Sunday, March 13, 2011

My Musings on Japan's Earthquake

These are my Twitters following the Japan quake:

Kudos to the Japanese. Unlike after disasters in the U.S. and other countries, there's been no looting and no rioting. Discipline is key to success.

Note: The picture above is of residents of Sendai, the city suffering the most damage, waiting in line at a convenience store, following the earthquake and tsunami.

Poor Japan, victim of nuclear bombs at Hiroshima and Nagasaki, now facing possible nuclear plant meltdown.

Could there be a God worth praying to if s/he wouldn't stop disasters like the Japan quake/tsunami/nuclear threat, or billions, including infants, dying of excruciating diseases?

Luck is so much more important than we acknowledge. The 40-year old Fukushima nuclear power plant was scheduled for closure in 2 weeks!

It appears the meltdown will be only partial, with the radiation remaining in the containment structure...Let's hope

(Note : two items have been deleted from an earlier version to reflect new facts.

Buy on bad news: I plan to buy SHAW, which builds nuclear plants. I believe Fukushima will increase interest in new-generation, even safer plants. My plan: It has dropped 19% in the first hours the stock market opened. I will wait until SHAW rises 10 percent. That would give me sufficient optimism that downtrend is reversing.

Update: I bought 100 shares at 31.69 after it rose 10% above its low of 27.60. It subsequently rose to 34. There's been more bad news so it's back down to 31.51. I'll keep watching it. When it rises 10% above a more recent low, I'll buy more. Of course, there's a possibility that Fukushima will cause a decade-long slowdown in the nuclear industry. That's why the price has dropped 25% in a week, but I predict that, long-term, there will be much more nuclear building--of course, with super safe (and therefore more expensive and profitable to Shaw) designs. Solar, wind, etc., just can't produce enough energy. And fossil-based fuels are running out, bad for the environment, and make us dependent on the Middle East. Safely located, very safely designed nuclear is going to be key to our energy future. And, believing in the criticality of buying good stocks on bad news, I believe that buying SHAW when it shows early signs of recovery is wise. A perhaps less risky alternative is to similarly buy top-quality Japan stocks: e.g., Toyota, Sony.


Jason Ribeiro said...

Marty, technically TMI suffered a partial meltdown, not a total - there was no lava burrowing it way to China as some would believe. As soon as the SCRAM takes place the reaction stops. The 6" thick containment vessel was only damaged by 5/8" at its worst point in the interior. TMI was not a disaster, it was an engineering success. The design did exactly what it was supposed to do in a worst case scenario. Too bad the numbskulls at the NRC made it worse than it was. As you may know, Peter Bradford, an NRC commissioner at the time, is now a rabid anti-nuke working for UCS.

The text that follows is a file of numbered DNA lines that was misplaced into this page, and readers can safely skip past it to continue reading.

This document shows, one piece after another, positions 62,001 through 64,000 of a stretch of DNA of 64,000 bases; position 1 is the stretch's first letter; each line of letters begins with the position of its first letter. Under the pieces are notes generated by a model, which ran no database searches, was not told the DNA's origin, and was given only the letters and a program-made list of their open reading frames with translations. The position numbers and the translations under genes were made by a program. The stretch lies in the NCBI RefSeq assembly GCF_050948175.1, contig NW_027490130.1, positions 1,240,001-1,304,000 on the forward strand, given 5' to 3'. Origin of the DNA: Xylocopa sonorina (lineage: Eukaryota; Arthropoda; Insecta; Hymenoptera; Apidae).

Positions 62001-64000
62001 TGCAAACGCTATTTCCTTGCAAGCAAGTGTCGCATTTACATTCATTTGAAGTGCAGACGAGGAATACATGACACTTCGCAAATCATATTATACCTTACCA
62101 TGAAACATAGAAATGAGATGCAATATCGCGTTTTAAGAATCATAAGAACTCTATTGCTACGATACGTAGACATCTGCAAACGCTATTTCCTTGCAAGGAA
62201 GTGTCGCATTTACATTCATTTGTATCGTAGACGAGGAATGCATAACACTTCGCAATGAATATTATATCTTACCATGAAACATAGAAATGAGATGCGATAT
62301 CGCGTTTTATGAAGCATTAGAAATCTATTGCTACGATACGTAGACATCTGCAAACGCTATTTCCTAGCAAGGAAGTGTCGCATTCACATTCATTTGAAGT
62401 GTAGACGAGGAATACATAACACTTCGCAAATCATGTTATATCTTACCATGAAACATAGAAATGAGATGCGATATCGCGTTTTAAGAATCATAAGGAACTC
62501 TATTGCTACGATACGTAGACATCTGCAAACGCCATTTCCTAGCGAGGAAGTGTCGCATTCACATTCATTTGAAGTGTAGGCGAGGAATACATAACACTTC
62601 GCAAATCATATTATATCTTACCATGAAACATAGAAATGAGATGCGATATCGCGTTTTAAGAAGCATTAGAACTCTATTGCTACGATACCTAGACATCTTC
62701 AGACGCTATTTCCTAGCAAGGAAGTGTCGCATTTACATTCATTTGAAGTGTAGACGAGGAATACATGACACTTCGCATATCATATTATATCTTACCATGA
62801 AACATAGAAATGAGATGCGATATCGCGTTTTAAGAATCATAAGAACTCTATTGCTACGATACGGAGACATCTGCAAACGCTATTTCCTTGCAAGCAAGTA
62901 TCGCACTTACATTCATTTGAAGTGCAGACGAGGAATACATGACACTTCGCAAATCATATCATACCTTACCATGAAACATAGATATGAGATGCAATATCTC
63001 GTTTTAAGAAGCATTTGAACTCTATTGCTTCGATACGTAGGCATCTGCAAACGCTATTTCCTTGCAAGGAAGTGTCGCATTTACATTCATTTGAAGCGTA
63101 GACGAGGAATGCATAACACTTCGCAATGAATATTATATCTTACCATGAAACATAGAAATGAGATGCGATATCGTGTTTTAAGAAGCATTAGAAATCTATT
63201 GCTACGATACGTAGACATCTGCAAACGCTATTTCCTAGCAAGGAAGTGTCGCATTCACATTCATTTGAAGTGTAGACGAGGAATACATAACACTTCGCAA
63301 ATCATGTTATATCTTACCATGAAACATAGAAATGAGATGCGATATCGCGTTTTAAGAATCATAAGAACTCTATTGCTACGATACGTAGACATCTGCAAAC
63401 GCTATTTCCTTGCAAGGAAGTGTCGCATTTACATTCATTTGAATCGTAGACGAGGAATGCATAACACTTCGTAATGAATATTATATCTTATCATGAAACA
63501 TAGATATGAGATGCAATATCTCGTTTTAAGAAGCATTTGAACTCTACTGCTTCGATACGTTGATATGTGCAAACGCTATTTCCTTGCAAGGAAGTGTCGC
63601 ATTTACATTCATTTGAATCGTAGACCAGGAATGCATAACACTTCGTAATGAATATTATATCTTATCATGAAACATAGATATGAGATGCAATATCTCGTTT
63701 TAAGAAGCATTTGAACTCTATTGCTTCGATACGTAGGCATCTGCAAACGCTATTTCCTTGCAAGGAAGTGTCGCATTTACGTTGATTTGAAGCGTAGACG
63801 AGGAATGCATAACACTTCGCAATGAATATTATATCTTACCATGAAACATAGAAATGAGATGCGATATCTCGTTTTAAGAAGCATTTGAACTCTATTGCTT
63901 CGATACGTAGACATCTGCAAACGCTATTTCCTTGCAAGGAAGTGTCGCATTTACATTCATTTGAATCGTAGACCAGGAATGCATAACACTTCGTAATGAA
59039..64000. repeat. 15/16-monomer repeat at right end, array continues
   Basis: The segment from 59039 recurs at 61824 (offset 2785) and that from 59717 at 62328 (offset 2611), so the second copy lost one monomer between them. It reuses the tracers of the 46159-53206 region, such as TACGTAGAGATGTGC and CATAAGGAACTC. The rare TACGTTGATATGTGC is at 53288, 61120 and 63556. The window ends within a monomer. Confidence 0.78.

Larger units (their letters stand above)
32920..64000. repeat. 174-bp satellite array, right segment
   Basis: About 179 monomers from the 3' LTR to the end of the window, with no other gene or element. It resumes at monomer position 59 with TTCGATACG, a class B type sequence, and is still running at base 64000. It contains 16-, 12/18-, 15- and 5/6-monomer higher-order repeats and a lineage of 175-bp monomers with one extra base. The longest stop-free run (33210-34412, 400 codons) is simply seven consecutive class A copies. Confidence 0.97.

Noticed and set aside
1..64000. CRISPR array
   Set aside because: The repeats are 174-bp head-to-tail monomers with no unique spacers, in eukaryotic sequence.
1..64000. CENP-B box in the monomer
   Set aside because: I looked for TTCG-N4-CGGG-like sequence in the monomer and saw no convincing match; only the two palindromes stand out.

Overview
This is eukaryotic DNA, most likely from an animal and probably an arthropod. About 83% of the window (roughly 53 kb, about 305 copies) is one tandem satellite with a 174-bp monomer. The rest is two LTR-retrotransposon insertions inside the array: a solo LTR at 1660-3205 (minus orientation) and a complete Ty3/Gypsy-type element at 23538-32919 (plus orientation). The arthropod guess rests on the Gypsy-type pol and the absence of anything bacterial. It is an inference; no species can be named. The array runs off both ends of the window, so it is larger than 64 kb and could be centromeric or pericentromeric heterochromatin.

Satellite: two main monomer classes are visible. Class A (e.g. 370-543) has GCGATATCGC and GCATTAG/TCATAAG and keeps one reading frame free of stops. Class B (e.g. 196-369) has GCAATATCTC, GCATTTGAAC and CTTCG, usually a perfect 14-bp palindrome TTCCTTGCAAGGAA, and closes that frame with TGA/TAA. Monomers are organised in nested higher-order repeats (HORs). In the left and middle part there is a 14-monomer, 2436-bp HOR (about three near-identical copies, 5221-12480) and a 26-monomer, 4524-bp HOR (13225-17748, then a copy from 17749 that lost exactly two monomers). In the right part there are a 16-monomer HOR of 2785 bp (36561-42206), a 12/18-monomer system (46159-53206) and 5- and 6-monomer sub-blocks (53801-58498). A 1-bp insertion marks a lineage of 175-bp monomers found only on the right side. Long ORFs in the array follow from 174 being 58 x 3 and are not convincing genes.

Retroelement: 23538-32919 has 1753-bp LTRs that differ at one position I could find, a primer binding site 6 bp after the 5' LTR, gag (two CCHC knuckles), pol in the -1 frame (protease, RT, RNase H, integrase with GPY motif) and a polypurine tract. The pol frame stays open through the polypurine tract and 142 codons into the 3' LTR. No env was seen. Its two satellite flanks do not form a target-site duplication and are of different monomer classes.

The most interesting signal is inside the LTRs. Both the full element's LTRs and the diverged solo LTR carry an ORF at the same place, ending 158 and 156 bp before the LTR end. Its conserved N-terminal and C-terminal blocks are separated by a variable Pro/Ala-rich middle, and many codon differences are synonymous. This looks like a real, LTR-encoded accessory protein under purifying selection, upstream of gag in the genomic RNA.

The fact is, right now, we don't know the full analysis of the control rods a Fukushima but they do have it under control. For a nice writeup by a Dr. at MIT look here:

It's a shame on the media that the nuclear story became the dominant story of this tragedy. Journalism has gone into the dumpster on this one.

Anonymous said...

How is this different than what happened in Hurricane Katrina?

Atlanta Roofing said...

The explosion is a very very bad sign. They are claiming that they don't know if the the reactor core has been damaged. That unfortunat¬ely isn't a true statement they know perfectly well it has been breached. They have announced elevated levels of Cesium in the air. They are talking about "radiation leakage". That is misleading¬,Cesium 135 and 137 are isotopes that are byproducts of the fission reactor using
Uranium 235 a a primary fuel. Cesium isotopes can only come from the reactor core which means it has been breached. In a best case they are deliberate¬ly venting the reactor vessel to try and keep the amping control rods from collapsing¬.

John said...

During the 1990s I owned and operated spring & summer 'short term home stay/English study programs' for groups from Asia, primarily Japan, and Europe totaling about 1500 students per year. We characterized several nationality groups as high risk for 'host community burn out,' Japanese students on the other hand were overwhelmingly appreciated by American host communities for their patience, politeness, and deference to local custom and host rules. Japanese students (ranging from middle school to college age) were responsive to program guidelines, and were collectively punctual on group outings. Japanese culture is homogeneous and patently ethnocentric. Japanese do not 'celebrate diversity' and have not suffered, what Germany's Angela Merkel refers to as 'the failure of multiculturism.' Here HERE!!!

Elli Davis said...

Well, Mr. Ribeiro, the catastrophe is not measured by death, but the overall impact on the environment. The emergency scenarios were not expecting the energy blackout. With no power, they had no chance to cool the core, so they started to pump sea water to cool it off, but sea water is not purified with a lot of chlorine which in fact will cause a corrosion in stainless steel piping!

Shawn said...

"Poor Japan, victim of nuclear bombs at Hiroshima and Nagasaki"

There are actually strong arguments that, given the situation, the US did the right thing by bombing Hiroshima & Nagasaki. I wish it wouldn't have come to that but doing so ended up saving lives. And they even refused to surrender after the bomb was dropped on Hiroshima. Not very intelligent.

Shawn said...

Who needs men, anyways?


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